NFL Expands Playoff Field, Sets Schedule Release
Things just got a bit easier for the Eagles to expand their postseason run to four consecutive seasons.
As expected the NFL expanded its playoff field Tuesday with the owners, via conference call, voting to approve a proposal to add a wild-card team in each conference, bringing the total number of playoff teams on each side of the bracket to seven.
The league also annoncd that its schedule for all 32 teams will be released no later than May 9. The NFL said that the later-than-usual release date of its shedule was not related to outbreak of COVID-19.
The Eagles opponents are already known, but the dates and times are not.
They will host their three NFC East foes as well as the Rams, Seahawks, Ravens, Bengals and Saints.
Of course, the Saints trip to Lincoln Financial Field will mark the return of former safety Malcolm Jenkins.
In addition to their three NFC East games, the Eagles will travel to the 49ers, Packers, Steelers, Browns, and Cardinals.
There is a chance that the Eagles-Cardinals game could be played in Mexico.
As for the increase in the number of. playoff teams, the back end of one additional team means the front end also changes with the No. 1 seed even more meaningful as the only team in each conference to get a first-round bye.
This marks the first expansion of the NFL playoff field since 1990.
Wild-Card Weekend games will now feature the second seed, which formerly would have gotten a first-round bye, hosting the No. 7 seed, The third seed will host the six seed and No. 4 will play ho hosting No. 5.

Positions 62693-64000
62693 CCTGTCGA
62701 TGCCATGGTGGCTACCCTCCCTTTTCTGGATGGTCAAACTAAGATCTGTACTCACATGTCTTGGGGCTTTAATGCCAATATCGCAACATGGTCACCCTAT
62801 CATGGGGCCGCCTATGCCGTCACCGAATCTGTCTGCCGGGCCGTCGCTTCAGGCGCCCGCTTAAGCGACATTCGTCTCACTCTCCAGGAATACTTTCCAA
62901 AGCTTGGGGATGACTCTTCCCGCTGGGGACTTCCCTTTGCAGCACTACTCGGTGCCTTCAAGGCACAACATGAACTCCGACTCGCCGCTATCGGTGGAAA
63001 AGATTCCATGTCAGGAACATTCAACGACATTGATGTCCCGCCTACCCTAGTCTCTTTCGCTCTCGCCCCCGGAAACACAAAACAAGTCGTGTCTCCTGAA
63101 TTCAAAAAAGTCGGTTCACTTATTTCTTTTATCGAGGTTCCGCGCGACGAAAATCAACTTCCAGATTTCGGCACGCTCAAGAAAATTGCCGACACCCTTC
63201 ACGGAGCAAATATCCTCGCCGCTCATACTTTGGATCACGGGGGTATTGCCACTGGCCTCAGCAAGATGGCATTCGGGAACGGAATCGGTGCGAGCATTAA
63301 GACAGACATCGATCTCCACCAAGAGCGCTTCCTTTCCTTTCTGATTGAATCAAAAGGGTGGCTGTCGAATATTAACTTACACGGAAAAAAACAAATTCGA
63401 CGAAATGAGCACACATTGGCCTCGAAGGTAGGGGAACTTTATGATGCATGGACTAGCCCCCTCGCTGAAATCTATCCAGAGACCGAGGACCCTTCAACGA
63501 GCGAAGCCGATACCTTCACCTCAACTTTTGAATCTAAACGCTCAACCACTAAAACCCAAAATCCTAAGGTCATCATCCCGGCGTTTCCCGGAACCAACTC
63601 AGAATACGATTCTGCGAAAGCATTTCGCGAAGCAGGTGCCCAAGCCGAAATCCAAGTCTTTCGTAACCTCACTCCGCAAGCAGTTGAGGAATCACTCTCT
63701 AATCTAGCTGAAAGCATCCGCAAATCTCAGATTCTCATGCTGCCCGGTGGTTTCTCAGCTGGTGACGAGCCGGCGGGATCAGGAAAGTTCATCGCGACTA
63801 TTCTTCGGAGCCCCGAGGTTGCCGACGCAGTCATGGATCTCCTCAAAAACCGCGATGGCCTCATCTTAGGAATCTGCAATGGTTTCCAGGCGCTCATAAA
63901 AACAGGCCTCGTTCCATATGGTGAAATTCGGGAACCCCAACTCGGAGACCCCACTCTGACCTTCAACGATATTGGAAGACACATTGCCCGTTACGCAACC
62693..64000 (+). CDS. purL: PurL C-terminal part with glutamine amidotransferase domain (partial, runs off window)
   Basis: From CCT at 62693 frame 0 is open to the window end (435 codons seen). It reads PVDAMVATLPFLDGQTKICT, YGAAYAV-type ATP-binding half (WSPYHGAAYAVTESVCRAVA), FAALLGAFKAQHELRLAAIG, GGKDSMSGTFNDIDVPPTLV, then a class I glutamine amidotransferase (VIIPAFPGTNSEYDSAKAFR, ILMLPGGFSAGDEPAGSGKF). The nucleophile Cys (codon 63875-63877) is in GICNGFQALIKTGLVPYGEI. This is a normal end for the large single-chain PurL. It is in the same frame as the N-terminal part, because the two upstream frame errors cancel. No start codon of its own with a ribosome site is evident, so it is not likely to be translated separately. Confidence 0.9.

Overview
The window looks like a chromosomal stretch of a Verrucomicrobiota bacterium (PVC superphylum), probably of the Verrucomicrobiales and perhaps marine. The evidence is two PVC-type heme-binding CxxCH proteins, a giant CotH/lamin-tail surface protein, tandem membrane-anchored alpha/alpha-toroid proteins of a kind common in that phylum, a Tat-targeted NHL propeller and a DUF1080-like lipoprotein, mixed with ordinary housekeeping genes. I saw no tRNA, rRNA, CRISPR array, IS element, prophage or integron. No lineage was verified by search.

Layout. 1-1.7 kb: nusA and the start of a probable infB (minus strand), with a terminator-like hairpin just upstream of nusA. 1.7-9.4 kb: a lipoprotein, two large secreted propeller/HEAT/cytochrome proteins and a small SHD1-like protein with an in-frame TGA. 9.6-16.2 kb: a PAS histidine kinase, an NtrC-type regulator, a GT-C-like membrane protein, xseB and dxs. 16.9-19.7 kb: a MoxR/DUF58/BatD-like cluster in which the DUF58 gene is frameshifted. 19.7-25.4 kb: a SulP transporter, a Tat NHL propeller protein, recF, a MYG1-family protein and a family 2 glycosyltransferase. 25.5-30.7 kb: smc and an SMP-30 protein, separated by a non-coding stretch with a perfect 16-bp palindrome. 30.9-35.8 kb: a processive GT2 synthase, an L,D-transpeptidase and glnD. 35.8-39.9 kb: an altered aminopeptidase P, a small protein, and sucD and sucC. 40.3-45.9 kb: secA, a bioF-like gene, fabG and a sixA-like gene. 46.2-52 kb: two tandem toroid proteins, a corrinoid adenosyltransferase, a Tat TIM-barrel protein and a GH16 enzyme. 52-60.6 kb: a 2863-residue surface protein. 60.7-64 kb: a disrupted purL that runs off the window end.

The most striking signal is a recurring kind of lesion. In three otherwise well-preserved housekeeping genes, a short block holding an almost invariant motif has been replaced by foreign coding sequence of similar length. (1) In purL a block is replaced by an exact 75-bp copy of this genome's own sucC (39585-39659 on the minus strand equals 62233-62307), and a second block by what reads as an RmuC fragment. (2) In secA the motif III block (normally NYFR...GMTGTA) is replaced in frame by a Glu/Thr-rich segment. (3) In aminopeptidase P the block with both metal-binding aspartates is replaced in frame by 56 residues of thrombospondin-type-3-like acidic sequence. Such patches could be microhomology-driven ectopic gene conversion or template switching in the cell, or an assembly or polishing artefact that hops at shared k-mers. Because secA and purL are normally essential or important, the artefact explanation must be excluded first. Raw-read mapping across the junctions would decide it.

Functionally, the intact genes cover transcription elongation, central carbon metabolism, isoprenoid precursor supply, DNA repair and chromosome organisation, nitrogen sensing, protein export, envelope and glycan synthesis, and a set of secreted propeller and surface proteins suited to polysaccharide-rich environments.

As for the setup, the weekend will consist of three games on Saturday, January 9, and three games on Sunday, January 10, 2021, the league said. That, of course, is pending any potential push back of the season due to the COVID-19 pandemic.
The move to 14 playoff teams means the NFL is getting perilously close to 50 percent of its teams qualifying for the postseason at 43.7 percent. That compares to 33.3 percent in MLB, 51.6 in the NHL and 53.3 in the NBA.
The league was sure to point out that since the last postseason tweak in 1990, 44 of the 60 teams that would have claimed the seventh seeds had winning records, including 10 10-win teams. Conversely, only the 1990 Dallas Cowboys would have made the playoffs with a losing record.
John McMullen covers the Eagles for SI.com. You can listen to John every day at 4 ET on ESPN 97.3 in South Jersey and reach him at email@example.com or on Twitter @JFMcMullen